Protective mask that kills coronavirus with electricity!

in #technology2 years ago

An antimicrobial material created by two Japanese companies could kill viruses and microbes, including bacteria. Created by the Japanese companies Murata Manufacturing and Teijin Frontier, the fabric can instantly inactivate microorganisms inside and on its surface. The fabric could be used for various purposes, from controlling unpleasant odors to creating protective masks.

They name it 'PIECLEX'

The material uses kinetic energy from a person's normal movements to generate low levels of electricity that prevent the reproduction of microorganisms, company representatives said. The electricity produced is quite small, so it is not felt by the human body.

A spokesman for Murata Manufacturing said:

It was effective on 99.9% of the bacteria and viruses we tested, acting to stop them from spreading or to inactivate them.


Popular Mechanics writes:

The discovery is not accompanied by a scientific article in a reputable journal, so the success announced by the two Japanese companies must be viewed with a dose of skepticism.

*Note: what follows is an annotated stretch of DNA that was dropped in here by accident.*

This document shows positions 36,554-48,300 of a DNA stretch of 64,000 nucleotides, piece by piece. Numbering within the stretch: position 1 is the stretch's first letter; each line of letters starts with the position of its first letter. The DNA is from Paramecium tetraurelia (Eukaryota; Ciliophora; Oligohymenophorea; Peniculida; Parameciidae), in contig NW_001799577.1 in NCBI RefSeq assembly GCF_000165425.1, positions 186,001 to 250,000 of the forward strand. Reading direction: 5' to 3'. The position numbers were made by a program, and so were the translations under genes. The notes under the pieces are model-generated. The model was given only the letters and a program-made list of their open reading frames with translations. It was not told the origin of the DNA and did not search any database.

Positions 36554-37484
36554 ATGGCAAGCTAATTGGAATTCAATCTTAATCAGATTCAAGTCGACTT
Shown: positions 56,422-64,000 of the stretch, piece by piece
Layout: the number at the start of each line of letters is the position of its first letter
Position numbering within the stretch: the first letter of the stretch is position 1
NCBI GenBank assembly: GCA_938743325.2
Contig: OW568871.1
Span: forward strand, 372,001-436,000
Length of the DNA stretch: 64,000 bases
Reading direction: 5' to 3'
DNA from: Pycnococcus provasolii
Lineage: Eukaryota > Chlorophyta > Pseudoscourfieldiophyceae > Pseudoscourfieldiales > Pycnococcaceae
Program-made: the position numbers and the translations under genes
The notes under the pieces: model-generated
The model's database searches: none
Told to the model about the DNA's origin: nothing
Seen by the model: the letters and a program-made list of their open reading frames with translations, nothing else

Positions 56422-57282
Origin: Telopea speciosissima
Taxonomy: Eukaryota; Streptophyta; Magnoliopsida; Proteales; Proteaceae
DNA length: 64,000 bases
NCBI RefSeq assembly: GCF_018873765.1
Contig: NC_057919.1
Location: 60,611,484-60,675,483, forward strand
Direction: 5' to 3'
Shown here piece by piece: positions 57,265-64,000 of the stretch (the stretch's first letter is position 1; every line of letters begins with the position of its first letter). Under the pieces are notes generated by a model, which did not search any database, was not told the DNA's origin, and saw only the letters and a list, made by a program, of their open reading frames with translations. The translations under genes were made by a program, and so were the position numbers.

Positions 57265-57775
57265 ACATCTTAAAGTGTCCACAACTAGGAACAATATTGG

Globally, many companies are making efforts to use textile engineering to prevent COVID-19, but developing effective products is a long process.

Why is it difficult to develop a fabric that stops viruses and bacteria!

A biologically and chemically protective material, such as PIECLEX, is difficult to manufacture, not necessarily because of the technology, but because of the lack of access to bacteria and viruses to be tested. Access to samples of SARS-CoV-2, the coronavirus that causes COVID-19, is difficult to obtain, given the danger posed by this virus.

According to a 2001 study in the Reactive coatings literature review, studies of antimicrobial textiles generally rely on surrogates or analogues to test their effectiveness. A species of black pigment bacteria called 'Bacillus Globigii', is used as an analogue for mustard gas, for example. This raised questions about the effectiveness of the fabric against real biological or chemical threats that scientists set out to combat.

Another limitation is related to biocides created for textiles that can induce bacterial resistance to these substances, as shown by a research published in 2017 in Principles of Textile Finishing.

It remains to be seen whether PIECLEX is really useful against viruses, bacteria and other types of microbes.

Source

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